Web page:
The headline of a recent Washington Post story reads, “How gun deaths became as common as traffic deaths.”
How gun deaths became as common as traffic deaths: https://t.co/bsk6Ixvovv— The Washington Post (@The Washington Post) 1450635662.0
Many readers might assume that means gun deaths have skyrocketed in recent years, but the data included in the Post’s own story tell a different story.
It is true that gun deaths and motor vehicle deaths recently hit similar levels — only after a significant drop in traffic deaths.
Here's the graph WaPo included in its story:
Several Twitter users quickly accused the Washington Post of using a "deliberately misleading headline" to lead people to believe that gun deaths were on the rise.
Twitchy compiled some of the responses:
And the 2nd paragraph reads, "The trend was driven largely by the sharp drop in the rate of traffic fatalities," https://t.co/Q7sMy5XhNJ— ldelvalle (@ldelvalle) December 20, 2015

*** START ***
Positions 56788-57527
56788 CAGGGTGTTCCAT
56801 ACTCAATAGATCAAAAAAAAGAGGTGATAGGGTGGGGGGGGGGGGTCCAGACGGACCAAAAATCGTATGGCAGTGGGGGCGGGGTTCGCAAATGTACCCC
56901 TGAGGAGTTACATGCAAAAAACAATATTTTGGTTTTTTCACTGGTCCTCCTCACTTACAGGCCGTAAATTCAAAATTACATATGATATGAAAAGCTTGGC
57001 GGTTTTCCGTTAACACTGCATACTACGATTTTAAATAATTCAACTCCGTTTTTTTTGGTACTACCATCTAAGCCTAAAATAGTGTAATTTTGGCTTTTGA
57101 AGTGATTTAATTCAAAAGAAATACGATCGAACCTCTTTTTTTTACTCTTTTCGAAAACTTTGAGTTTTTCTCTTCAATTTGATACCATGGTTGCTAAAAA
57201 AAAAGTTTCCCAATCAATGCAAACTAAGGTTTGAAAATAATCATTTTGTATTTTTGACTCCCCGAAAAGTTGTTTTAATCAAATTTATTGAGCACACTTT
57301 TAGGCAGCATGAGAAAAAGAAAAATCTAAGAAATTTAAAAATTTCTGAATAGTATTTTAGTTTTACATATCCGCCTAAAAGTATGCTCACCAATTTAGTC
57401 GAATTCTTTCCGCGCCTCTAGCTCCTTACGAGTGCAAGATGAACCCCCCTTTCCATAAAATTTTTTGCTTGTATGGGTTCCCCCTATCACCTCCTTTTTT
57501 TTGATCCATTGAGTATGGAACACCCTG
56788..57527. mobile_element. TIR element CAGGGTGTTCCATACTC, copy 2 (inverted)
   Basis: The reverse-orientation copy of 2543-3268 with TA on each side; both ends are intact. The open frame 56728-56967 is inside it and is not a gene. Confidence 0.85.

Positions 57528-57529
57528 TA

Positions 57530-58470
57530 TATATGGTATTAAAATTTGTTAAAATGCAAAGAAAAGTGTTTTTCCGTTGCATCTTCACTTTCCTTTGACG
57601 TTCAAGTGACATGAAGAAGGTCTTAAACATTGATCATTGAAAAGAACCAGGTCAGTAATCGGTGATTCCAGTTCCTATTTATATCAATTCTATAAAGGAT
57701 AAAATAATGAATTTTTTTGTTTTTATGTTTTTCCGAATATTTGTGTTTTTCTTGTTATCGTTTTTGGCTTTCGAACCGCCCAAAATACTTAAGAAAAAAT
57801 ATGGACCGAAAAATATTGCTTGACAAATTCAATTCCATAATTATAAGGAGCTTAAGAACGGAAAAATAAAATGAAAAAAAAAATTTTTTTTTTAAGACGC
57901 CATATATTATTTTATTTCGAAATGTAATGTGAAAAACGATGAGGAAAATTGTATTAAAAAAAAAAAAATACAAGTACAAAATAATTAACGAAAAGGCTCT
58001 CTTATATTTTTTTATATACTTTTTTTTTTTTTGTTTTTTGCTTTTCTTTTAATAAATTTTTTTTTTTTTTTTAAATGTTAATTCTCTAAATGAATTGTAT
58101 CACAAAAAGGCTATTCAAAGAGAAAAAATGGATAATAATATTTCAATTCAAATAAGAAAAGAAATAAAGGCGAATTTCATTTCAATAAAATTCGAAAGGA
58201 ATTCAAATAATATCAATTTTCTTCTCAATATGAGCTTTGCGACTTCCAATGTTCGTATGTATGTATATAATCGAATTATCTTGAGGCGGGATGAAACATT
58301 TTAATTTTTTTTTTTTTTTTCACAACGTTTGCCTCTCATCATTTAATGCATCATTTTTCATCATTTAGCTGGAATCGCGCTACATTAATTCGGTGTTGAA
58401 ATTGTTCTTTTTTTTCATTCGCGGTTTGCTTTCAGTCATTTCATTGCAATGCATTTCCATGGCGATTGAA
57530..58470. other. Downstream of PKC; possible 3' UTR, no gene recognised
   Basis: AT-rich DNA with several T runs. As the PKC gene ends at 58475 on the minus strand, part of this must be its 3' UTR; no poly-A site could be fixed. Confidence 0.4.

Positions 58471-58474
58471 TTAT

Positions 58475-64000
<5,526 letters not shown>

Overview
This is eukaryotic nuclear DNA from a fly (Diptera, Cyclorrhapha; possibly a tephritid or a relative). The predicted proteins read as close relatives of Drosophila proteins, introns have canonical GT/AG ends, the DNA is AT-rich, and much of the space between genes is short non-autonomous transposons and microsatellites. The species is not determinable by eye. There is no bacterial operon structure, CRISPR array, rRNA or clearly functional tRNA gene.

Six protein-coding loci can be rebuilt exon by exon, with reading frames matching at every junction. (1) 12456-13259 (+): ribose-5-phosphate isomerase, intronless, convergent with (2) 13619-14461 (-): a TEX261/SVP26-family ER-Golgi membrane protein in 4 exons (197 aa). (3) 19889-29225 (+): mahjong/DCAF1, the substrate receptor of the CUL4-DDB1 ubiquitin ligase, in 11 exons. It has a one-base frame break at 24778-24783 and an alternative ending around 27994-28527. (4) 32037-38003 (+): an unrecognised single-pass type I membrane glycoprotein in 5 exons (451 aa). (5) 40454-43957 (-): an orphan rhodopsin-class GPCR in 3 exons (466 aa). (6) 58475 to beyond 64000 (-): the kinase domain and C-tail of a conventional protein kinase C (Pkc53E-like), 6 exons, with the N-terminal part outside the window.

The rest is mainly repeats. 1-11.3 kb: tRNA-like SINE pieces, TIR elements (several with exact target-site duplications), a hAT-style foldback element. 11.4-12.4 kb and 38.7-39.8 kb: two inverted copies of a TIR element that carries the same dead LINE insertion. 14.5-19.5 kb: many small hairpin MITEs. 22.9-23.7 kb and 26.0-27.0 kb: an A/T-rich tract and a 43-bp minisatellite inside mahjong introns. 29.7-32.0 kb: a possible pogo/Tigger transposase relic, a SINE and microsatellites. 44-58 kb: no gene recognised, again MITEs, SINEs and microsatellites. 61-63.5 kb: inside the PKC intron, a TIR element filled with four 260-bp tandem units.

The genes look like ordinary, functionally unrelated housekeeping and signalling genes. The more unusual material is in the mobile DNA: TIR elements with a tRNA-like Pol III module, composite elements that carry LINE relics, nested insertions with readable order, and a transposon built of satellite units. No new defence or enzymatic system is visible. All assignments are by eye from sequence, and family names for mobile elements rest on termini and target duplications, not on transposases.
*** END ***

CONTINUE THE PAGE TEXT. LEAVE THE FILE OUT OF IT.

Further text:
Such a dishonest way of noting that traffic deaths have fallen. https://t.co/ghr94HHMWU— Charles C. W. Cooke (@charlescwcooke) December 20, 2015
@washingtonpost@Carolynyjohnson Traffic deaths have fallen to the level of gun deaths. Deliberately Misleading Headline.— SQUASHING!Duck (@sttngduck) December 20, 2015
Because both fell but traffic deaths fell by more and WaPo went with a fearmongering headline #savedyouaclickhttps://t.co/sQ5w432UEE— Jon Ireland (@jrireland1) December 20, 2015
FIFY: Finally, cars are as safe as guns. https://t.co/tVSu5JWWVh— Roger (@Roger247) December 20, 2015
California’s INSANE plan for reparations